In Jogia v. RE/MAX Ontario1, the Ontario Superior Court of Justice granted partial summary judgment in favour of a franchisor and its officers and directors, dismissing allegations that they were vicariously liable for the alleged misconduct of a franchisee.
In RE/Max, the plaintiff homeowner alleged that the franchisor, RE/MAX Ontario-Atlantic Inc., and two of its officers and directors, were vicariously liable for the alleged misconduct of its franchisee, a real estate brokerage. The claims against the franchisee included allegations of breach of contract, breach of fiduciary duty and negligence relating to services provided by the franchisee in connection with the purchase and sale of properties for the plaintiff.
The plaintiff claimed that the franchisor was vicariously liable for the franchisee’s conduct based on the theory that it exercised substantial control over the franchisee and that the franchisor had knowledge of the plaintiff’s complaints but failed to intervene. The plaintiff further argued that the franchisee was a “mere alter ego” of the franchisor.
The Court noted that vicarious liability most often arises in an employer-employee or principal-agent context, where one party exercises significant control over the activities of another.2 By contrast, a franchisor/franchisee relationship “is more akin to an owner/independent contractor relationship, such that the franchisor is not typically exposed to vicarious liability for alleged wrongs committed by the franchisee.”3
The Court readily concluded that the franchisor and franchisee’s contractual relationship is “clearly not an employer/employee relationship.”4 The Court also held that there was no evidence of an agency relationship based on the following considerations:
- The franchise agreement identified the franchisee as an independent contractor and provided that the franchisee may not act as the franchisor’s agent. Although the language of an agreement is not determinative, it is a relevant factor.5
- The franchisee was not authorized to bind the franchisor to agreements with third parties, and there was no evidence that the franchisee held itself out as an agent of the franchisor.6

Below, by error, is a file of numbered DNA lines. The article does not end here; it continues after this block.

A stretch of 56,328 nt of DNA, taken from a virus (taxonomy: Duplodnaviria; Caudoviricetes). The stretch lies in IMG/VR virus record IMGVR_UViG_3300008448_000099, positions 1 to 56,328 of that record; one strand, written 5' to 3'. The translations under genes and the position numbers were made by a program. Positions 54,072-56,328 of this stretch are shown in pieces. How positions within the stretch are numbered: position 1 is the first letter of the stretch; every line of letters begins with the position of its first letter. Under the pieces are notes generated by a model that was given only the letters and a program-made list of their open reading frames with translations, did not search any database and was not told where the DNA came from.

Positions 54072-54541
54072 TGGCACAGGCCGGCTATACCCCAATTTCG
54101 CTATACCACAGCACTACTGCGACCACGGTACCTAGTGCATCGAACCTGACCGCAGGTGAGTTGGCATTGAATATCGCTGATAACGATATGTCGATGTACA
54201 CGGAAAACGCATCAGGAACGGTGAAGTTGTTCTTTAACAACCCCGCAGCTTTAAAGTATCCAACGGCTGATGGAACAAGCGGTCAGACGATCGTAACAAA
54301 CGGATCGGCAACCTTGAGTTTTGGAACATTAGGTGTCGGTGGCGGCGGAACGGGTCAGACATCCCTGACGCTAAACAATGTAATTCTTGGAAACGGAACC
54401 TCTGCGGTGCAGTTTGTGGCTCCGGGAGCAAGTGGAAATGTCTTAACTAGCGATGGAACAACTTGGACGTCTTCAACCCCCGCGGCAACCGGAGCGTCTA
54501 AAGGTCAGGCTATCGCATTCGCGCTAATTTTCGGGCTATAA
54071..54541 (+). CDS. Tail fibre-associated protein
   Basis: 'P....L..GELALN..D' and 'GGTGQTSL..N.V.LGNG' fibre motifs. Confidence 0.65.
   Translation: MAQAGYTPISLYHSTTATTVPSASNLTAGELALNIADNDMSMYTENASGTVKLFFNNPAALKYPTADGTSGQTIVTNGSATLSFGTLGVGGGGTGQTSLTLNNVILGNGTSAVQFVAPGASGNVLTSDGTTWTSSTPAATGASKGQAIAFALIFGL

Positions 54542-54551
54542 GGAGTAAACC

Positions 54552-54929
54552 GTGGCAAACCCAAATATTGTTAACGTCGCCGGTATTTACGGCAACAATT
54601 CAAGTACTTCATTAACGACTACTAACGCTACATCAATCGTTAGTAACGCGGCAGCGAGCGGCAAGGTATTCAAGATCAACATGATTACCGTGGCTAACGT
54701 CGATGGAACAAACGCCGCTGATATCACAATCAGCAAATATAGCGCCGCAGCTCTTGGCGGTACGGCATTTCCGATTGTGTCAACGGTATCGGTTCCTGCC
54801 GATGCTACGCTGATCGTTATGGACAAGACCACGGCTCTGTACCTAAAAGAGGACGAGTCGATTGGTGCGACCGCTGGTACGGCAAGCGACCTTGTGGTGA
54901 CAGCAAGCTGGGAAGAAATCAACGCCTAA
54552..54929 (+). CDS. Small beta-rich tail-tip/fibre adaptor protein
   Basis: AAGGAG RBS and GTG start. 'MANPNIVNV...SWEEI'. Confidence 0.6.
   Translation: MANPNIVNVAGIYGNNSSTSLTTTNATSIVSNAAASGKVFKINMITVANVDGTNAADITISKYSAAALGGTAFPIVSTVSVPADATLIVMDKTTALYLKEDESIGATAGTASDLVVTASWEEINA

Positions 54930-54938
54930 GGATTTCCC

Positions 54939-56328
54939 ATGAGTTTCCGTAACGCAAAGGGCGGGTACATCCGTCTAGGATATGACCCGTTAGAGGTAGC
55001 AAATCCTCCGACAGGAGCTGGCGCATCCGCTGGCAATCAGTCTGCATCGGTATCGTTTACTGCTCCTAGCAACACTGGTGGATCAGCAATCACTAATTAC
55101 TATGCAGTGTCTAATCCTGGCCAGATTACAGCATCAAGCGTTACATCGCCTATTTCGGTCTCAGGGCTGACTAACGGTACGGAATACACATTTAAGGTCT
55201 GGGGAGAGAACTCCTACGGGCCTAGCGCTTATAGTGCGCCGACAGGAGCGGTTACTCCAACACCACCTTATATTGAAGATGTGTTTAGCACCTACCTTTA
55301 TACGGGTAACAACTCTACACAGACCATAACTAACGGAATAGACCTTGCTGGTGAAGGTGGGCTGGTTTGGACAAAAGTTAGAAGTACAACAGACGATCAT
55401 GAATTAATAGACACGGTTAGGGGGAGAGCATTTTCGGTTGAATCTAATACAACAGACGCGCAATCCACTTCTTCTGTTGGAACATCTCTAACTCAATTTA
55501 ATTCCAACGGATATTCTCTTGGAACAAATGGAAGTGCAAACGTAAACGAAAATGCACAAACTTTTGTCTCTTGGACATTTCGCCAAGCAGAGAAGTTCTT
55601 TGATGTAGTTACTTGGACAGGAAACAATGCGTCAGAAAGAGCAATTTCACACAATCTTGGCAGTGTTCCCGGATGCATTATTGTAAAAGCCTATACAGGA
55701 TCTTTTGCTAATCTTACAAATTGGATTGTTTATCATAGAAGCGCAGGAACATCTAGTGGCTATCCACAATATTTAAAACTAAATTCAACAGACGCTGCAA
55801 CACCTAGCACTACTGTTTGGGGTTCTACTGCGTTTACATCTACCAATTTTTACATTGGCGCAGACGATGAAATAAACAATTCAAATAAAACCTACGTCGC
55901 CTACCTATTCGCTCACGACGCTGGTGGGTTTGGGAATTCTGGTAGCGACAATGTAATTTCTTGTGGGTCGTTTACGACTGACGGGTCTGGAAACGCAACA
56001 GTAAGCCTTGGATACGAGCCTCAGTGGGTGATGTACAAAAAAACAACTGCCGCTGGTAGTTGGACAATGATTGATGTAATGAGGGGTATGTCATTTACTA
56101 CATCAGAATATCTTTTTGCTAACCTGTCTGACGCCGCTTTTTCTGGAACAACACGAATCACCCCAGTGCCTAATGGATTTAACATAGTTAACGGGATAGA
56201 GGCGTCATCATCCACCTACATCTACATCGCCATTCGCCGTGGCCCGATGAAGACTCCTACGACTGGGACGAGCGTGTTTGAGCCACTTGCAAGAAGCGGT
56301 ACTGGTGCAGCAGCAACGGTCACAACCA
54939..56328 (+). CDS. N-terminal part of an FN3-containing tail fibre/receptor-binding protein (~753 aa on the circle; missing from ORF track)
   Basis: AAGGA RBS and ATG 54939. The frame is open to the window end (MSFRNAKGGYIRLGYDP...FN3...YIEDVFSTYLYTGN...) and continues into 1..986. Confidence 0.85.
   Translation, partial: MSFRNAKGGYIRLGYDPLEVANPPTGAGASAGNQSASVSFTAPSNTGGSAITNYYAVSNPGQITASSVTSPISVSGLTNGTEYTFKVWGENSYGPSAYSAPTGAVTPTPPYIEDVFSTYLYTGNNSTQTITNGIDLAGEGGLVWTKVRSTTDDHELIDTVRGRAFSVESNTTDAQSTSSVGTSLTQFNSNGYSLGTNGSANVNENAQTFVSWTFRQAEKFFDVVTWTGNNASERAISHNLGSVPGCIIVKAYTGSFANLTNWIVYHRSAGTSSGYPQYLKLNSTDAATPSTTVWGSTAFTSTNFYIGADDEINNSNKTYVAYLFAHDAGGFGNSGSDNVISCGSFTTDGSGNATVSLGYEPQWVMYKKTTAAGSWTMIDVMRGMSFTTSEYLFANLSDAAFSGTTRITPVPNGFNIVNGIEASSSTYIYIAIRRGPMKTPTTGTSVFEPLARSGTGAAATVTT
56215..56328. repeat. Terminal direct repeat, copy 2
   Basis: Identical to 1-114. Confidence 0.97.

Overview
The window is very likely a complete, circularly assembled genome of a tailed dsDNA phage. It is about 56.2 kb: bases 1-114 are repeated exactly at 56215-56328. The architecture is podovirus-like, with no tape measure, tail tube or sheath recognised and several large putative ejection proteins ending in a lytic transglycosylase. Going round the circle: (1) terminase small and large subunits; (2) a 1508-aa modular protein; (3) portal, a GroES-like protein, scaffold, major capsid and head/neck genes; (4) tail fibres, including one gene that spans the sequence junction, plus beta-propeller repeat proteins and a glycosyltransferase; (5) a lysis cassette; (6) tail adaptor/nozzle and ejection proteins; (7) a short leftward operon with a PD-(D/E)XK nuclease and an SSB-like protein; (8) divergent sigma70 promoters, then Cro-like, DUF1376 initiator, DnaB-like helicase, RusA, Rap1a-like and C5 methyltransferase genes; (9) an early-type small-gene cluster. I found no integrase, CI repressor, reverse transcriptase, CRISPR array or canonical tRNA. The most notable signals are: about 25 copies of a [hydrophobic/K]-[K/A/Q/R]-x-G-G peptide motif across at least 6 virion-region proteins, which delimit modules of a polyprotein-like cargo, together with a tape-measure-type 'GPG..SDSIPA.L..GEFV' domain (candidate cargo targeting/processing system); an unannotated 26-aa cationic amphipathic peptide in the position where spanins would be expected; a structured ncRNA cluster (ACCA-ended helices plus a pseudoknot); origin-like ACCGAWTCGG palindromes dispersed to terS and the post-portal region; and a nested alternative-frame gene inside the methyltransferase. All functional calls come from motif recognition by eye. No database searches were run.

- The franchisee ran an independent business, for its own profit, and maintained substantial control over its day-to-day operations. The franchisor’s involvement was limited to the right to intervene in matters relating to the protection of the brand of the franchise system.7 There was no evidence that the franchisor directed or supervised the activities of the franchisee, notwithstanding that some supervision was contemplated by the franchise agreement.8
However, the Court cautioned that the classes of relationship that give rise to vicarious liability are not closed, and there may be exceptional circumstances in which a franchisor should be held vicariously liable for the acts or omissions of its franchisee based on policy considerations. Such circumstances could arise “where the franchisor exercises a significant degree of control over the franchisee’s day-to-day operations and stands to profit from those operations.”9
The Court also dismissed the allegations against the individual officers and directors of the franchisor, confirming that corporate officers will typically not be found civilly liable for the actions of a company except in special circumstances.
Based on the above, the Court granted partial summary judgment dismissing the claims against the franchisor and its representatives. In granting partial summary judgment, the Court noted that those claims could be readily bifurcated and dismissed without making any findings on the merits of the claims against the franchisee, such that there was no material risk of duplicative proceedings or inconsistent findings at trial.
The decision is an important confirmation of the principle that, absent exceptional circumstances, a franchisor will typically not be found to be liable for the conduct of its franchisees. Franchisors may wish to consult with counsel to ensure that the relationship they have with franchisees does not give rise to any such exceptional circumstances, if there is any uncertainty in that regard.
1 Jogia v. RE/MAX Ontario et al, 2020 ONSC 733.
2 Ibid, para. 36.
3 Ibid, para. 44.
4 Ibid, para. 38.
5 Ibid, para. 41
6 Ibid, paras. 42-43.
8 Ibid, para. 48.
9 Ibid, para. 45.